Jeffro's Space Gaming Blog

Microgames, Monster Games, and Role Playing Games

My Son’s First Total Party Kill

So I got my nine-year-old son a copy of Raid on Cygnosa back in May. We played several one-on-one combats in order to get the hang of the system and gradually worked up a set of four characters for the game. (Two of them has some experience points from killing my test characters.) It ended up taking a good half dozen mini-sessions before we were ready to begin.

Once everything was set up, I was in a position to take advantage of any opening we had to play. I don’t know how it is that a nine-year-old can get so over-scheduled that there’s never time for a game, but it happens. Still, even with just twenty minutes of free time, we could play through a few decision points and game out a combat. It helped that my notes were solid… but it also seemed that my son retained a great deal from session to session.

Going into the final session of the run, my son was down a character. He wandered out of the woods and stumbled back into some riffraff asking for a toll. My son thought it over and chose to pay them– they just weren’t asking enough to be worth the trouble of a fight. I expected my son to want to head back to town to replace his lost party member, but he chose to continue on.

My son’s birthday presents for this year.

Up the mountain he went and he encountered a large troll asking for money for the use of his bridge. My son chose to attack. He summoned a Dragon, shot the troll every third turn with an arbalest, and fired a crossbow at him every other turn. The troll lumbered closer and closer… and I randomly chose who he’d attack first. One to-hit roll later and the magic-user was tumbling down the mountainside! The remaining party members switched to swords and did relatively well bashing the troll. (Having a guy that could heft a two-handed sword turned out to be really valuable given the thickness of the troll’s armor.) The troll missed most all of his rolls after this, and my son finished him off.

I really expected him to head back to town after this, but he was completely clear about the fact that he’d rather continue on. (Exploring the troll’s cave was not high on his list, though.) He climbed the mountain and arrived at the main part of the adventure. Then a bunch of goblins jumped out and finished him off. I was proud, though– he seemed to take it all in stride and seemed entirely satisfied with the course of events. Indeed, the purpose of such a tightly defined resource management scenario was get him to face just such an eventuality without any heavy-handed referee-fiat type bailouts artificially handing him successes.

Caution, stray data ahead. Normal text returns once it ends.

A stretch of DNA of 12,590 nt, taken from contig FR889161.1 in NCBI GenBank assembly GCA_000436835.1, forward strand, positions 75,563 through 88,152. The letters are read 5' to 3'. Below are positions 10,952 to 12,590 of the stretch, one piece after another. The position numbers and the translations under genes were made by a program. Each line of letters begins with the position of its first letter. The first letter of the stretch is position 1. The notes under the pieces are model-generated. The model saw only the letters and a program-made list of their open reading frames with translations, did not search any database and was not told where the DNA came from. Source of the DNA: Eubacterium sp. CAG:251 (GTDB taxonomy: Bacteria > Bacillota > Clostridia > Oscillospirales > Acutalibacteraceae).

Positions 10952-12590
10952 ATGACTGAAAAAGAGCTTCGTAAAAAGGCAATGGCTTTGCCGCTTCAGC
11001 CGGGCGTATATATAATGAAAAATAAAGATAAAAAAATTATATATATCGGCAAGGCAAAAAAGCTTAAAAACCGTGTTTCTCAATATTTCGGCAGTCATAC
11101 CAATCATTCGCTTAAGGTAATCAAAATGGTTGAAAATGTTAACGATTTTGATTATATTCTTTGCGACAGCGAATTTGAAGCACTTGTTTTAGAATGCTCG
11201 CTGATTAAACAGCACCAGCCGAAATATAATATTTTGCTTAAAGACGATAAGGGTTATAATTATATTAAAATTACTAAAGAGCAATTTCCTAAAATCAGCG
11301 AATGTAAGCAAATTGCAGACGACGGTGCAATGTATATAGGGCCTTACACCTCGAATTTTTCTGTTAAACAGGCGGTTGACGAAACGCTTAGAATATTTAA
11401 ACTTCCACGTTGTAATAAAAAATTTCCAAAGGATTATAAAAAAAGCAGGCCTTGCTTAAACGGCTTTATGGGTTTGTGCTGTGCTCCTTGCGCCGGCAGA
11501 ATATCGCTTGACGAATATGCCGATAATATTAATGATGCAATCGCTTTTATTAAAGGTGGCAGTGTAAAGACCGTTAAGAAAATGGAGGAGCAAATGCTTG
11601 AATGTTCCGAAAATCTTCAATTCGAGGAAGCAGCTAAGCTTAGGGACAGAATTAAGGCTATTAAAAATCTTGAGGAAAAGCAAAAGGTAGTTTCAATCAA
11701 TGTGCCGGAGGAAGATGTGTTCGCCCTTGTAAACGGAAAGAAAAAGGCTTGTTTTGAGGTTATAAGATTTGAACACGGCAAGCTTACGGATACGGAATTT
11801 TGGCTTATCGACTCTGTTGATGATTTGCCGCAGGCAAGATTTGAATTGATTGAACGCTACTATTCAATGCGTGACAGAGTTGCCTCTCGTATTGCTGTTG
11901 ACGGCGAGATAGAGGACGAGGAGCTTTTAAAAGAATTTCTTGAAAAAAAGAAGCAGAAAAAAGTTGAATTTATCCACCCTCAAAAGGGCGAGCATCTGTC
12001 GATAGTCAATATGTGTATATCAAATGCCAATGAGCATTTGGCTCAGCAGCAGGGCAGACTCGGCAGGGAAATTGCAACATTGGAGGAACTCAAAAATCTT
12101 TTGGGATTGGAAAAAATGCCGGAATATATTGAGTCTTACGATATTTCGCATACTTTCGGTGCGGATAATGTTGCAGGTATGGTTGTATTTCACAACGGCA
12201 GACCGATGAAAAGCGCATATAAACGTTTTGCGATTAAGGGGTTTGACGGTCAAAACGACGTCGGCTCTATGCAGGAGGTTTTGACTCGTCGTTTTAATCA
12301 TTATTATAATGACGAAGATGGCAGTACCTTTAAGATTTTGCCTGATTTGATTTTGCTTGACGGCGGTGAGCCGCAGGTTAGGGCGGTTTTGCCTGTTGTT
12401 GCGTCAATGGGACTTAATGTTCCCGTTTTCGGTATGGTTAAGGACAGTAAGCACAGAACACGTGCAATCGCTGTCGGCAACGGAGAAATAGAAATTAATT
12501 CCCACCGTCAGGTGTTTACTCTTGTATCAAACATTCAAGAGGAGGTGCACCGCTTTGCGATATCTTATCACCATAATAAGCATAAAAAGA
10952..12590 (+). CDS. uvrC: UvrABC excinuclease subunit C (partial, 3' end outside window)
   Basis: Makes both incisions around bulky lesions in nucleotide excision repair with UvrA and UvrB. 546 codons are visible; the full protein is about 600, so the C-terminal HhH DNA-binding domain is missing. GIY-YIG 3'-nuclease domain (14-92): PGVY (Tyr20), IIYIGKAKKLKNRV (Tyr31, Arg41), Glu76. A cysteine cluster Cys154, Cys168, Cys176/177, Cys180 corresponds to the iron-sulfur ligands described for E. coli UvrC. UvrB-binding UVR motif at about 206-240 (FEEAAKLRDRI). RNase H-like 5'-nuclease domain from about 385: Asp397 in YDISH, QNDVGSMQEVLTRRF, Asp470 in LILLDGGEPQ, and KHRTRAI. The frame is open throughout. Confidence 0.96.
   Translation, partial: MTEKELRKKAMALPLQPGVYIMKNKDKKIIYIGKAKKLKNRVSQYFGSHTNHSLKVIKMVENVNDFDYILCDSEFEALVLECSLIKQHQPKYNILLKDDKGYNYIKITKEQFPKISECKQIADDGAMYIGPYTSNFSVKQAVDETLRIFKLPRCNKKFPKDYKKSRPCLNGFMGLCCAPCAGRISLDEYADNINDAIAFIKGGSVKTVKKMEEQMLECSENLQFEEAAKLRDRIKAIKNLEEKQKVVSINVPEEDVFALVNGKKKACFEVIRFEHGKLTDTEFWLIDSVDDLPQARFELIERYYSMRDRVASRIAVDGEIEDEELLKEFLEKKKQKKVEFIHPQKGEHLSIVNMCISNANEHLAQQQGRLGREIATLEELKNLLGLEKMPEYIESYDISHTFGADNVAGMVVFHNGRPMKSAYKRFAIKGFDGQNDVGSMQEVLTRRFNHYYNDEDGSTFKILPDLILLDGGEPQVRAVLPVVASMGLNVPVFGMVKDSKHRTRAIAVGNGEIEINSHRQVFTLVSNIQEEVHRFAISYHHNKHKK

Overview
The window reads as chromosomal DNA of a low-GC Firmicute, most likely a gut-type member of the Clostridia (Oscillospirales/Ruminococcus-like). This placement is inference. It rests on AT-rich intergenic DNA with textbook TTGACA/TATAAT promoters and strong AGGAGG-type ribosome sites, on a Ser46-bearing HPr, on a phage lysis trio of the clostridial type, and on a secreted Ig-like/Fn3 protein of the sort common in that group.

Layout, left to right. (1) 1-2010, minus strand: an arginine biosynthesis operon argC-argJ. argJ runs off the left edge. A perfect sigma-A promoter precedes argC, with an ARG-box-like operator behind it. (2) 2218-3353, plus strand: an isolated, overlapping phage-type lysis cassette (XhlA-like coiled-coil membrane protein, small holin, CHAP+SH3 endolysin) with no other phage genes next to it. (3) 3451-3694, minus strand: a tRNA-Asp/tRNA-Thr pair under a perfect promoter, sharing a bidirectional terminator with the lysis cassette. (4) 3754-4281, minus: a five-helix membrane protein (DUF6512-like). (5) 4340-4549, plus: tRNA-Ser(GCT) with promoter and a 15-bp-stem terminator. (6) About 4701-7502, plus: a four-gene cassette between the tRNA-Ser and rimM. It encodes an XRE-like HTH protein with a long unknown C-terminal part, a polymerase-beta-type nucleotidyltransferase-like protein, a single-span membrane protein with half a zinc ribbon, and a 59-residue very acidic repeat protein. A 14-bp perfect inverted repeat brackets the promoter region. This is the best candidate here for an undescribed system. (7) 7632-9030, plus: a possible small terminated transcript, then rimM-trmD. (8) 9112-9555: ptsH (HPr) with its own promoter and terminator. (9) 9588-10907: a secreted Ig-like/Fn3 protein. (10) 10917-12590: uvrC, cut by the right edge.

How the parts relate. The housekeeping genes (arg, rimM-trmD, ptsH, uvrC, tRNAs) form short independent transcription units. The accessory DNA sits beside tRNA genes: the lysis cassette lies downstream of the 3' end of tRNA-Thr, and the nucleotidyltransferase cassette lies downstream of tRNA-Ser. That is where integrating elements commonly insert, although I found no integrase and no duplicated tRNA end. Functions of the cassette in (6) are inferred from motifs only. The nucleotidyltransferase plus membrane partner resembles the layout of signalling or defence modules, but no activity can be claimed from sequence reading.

“You want us to pay a toll? Hold on a second….” (Okay… we SUMMON DRAGON!)

Now… my son could stand to learn a couple of tricks for improving his character builds. He could probably make some better tactical decisions– particularly about when to switch from missile weapons to melee weapons. (And also when to withdraw your magic-user when he can’t really contribute anything other than being a target.) Finally, he would get further if he was willing to do the whole “five minute workday” thing. But we got this adventure played. I feel like… with his first total party kill under his belt… there’s just this vista of gaming greatness that is now open to us.

I think, instead of coaching him on the finer points of adventure tactics, I’ll instead set this aside for a few months, try again, and then see how much better he does on his own. Getting characters killed does not phase him… and winning just for the sake of winning just doesn’t seem to have the hold on his consciousness that it once had. Not in this sort of a game, anyway. I think that he simply enjoys the experience of playing, regardless of the outcome. (Though, honestly… he’d be at least as happy building a bird house with me or climbing a hill. Probably more, actually.)

Cliff Stoll argued back in the nineties that its more important for kids to learn math from an adult via flash cards than it is to learn the exact same thing from a computer game. He said that the message of the former is more along the lines of “I think learning this is important… but mainly… I care about you.” Maybe there’s something to that. I tried to explain to my kids after this session that when I was their age, I didn’t have anyone around that would teach me about games like this. They were really taken aback… and they really couldn’t imagine how anyone could have grown up under such an impoverished existence…!

On the whole, I have to say that this is a really good introductory adventure– well worth playing and playing again. If you’re bothered by the ambiguity of old school D&D and yet unwilling to invest in modern, overwrought systems… this game provides an excellent alternative. Recommended!

For the curious, here is the exact sequence my son chose to play: 002, 003, 010, 050, 058, 052 (“A” killed), 054, 044, (sleep overnight), 050, 058, 025, 032 (“M” killed), 060 (“B” and “O” killed.)

For more posts on The Fantasy Trip and Legends of the Ancient World, see:

For more posts about gaming with my son, see:

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2 responses to “My Son’s First Total Party Kill

  1. Pingback: Review: Pyramid 3/48 Secret Magic « Jeffro’s Car Wars Blog

  2. Pingback: Review: Pyramid 3/44 Alternate GURPS II « Jeffro’s Car Wars Blog

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